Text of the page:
TUESDAY, Oct. 21, 2014 (HealthDay News) -- The U.S. Centers for Disease Control and Prevention has tightened previous infection control guidance for health care workers caring for patients with Ebola, the organization announced on Monday.

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Sustainable Benefit Seen for Trastuzumab in Breast Cancer

MONDAY, Oct. 20, 2014 (HealthDay News) -- Adding a year of trastuzumab (Herceptin) to standard chemotherapy improves overall survival by 37 percent and raises 10-year overall survival rates from 75 to 84 percent, according to research published online Oct. 20 in the Journal of Clinical Oncology.

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Medication Errors Occur Every 8 Minutes in U.S. Children

MONDAY, Oct. 20, 2014 (HealthDay News) -- A child receives the wrong medication or the wrong dosage every 8 minutes in the United States, according to a study published online Oct. 20 in Pediatrics.

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Dutch Guidelines Do Not Cut Incidence of Group B Strep

MONDAY, Oct. 20, 2014 (HealthDay News) -- Dutch guidelines, implemented in 1999, do not appear to be effective for reducing the incidence of invasive group B streptococcal disease in newborns, according to a study published in the November issue of The Lancet Infectious Diseases.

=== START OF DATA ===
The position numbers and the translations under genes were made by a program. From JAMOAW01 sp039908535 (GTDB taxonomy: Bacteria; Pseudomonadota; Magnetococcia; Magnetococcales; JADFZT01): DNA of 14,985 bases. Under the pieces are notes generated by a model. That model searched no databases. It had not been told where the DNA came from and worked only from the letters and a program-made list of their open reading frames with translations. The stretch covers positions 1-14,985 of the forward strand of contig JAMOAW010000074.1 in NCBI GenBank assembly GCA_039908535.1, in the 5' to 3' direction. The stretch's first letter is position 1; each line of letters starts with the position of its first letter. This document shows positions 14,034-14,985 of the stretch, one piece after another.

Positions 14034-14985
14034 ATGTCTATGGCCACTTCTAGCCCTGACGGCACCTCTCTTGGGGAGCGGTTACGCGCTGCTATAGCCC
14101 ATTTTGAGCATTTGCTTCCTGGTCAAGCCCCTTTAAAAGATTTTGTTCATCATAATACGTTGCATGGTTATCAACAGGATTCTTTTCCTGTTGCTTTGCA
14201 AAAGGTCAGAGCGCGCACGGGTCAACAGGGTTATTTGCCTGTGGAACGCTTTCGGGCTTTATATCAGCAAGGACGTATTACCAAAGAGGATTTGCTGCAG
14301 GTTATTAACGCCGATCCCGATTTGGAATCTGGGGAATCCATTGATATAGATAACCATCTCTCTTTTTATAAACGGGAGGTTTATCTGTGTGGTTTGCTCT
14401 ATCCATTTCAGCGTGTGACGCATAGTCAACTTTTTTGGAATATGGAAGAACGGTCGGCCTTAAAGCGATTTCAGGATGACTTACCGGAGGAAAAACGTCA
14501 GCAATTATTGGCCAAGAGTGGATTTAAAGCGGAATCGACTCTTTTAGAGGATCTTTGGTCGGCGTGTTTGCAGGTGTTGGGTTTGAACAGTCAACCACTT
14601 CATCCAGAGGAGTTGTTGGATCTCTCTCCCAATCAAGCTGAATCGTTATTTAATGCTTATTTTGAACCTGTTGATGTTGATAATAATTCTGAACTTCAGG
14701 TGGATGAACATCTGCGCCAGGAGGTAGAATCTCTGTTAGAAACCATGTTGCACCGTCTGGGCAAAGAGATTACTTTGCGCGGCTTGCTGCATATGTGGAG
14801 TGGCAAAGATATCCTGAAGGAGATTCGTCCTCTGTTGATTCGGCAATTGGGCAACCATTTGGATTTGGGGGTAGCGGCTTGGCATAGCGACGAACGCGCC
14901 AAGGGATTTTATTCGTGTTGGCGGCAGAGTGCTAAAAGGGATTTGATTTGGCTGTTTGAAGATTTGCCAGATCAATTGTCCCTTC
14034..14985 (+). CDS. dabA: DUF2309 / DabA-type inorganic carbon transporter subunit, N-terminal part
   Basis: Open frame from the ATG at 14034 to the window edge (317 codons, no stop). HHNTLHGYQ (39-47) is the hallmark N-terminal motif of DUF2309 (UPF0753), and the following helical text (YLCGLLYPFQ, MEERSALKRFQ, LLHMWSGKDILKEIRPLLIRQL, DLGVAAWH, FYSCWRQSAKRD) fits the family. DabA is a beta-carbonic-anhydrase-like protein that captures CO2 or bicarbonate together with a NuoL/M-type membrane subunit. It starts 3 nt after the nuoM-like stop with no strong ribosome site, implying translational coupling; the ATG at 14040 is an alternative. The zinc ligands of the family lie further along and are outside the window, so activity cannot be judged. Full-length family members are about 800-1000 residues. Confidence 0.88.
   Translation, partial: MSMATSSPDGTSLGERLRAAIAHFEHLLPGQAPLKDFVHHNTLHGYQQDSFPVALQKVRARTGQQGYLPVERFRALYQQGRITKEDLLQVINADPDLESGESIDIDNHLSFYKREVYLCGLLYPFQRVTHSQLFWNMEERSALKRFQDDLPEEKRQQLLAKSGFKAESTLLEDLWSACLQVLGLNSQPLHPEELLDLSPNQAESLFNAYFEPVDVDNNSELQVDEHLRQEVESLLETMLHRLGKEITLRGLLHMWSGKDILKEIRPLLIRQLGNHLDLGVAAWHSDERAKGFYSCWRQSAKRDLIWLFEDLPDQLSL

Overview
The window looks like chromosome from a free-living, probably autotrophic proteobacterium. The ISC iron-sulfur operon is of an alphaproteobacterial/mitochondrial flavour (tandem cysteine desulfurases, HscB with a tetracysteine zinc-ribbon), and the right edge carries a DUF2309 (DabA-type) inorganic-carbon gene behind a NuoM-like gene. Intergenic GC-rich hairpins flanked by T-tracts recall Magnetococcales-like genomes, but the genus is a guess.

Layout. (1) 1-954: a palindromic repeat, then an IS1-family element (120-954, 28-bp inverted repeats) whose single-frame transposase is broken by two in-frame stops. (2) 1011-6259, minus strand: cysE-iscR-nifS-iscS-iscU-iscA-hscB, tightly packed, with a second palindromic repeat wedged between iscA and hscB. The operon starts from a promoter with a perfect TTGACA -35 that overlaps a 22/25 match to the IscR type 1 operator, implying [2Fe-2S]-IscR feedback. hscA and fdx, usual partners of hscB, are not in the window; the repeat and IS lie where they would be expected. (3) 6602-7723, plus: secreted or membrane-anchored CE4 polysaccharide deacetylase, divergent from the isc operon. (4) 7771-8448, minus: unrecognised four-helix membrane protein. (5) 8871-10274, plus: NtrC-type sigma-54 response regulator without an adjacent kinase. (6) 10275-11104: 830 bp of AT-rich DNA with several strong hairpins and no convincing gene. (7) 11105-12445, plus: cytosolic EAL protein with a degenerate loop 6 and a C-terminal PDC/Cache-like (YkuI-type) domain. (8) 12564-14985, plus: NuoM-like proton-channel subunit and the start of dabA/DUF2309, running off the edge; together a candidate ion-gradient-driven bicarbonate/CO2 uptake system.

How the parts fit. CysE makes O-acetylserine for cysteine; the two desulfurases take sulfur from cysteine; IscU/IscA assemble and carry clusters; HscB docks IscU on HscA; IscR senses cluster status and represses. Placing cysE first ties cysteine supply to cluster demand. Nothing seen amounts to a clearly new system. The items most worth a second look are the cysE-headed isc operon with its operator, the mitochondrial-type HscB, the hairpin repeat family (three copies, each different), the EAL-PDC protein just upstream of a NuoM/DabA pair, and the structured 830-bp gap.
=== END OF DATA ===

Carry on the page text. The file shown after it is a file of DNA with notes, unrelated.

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Viewpoint: Getting United States Prepared for Ebola Outbreak

MONDAY, Oct. 20, 2014 (HealthDay News) -- A case of delayed Ebola diagnosis in Dallas and subsequent infection of health care workers has highlighted the lack of preparedness for a U.S. outbreak of the disease, according to a viewpoint piece published online Oct. 17 in the Journal of the American Medical Association.

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Two-Pronged Program Looks Best for Helping Smokers Quit

FRIDAY, Oct. 17, 2014 (HealthDay News) -- A combination of counseling and medication greatly increases smokers' chances of quitting, according to new research published in the October issue of Mayo Clinic Proceedings.

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Obama Appoints Ron Klain As 'Ebola Czar'

FRIDAY, Oct. 17, 2014 (HealthDay News) -- President Barack Obama on Friday appointed Ron Klain, a former chief of staff to Vice President Joe Biden, as Ebola "czar" to oversee the federal government's response to the presence of virus in the United States.

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Specialized Care Centers May Be Needed to Contain Ebola

FRIDAY, Oct. 17, 2014 (HealthDay News) -- Specialized medical centers may be necessary to adequately treat and contain the Ebola virus in the United States, according to an ideas and opinions piece published online Oct. 16 in the Annals of Internal Medicine.

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Many Docs Believe Mobile Health Apps Can Improve Patient Care

FRIDAY, Oct. 17, 2014 (HealthDay News) -- A Manhattan Research survey recently found that many physicians believe digital communication technologies, including mobile apps, can be used to improve patient outcomes, according to an article published Oct. 8 in Medical Economics.

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CDC: Most Kindergartners Are Getting Their Vaccinations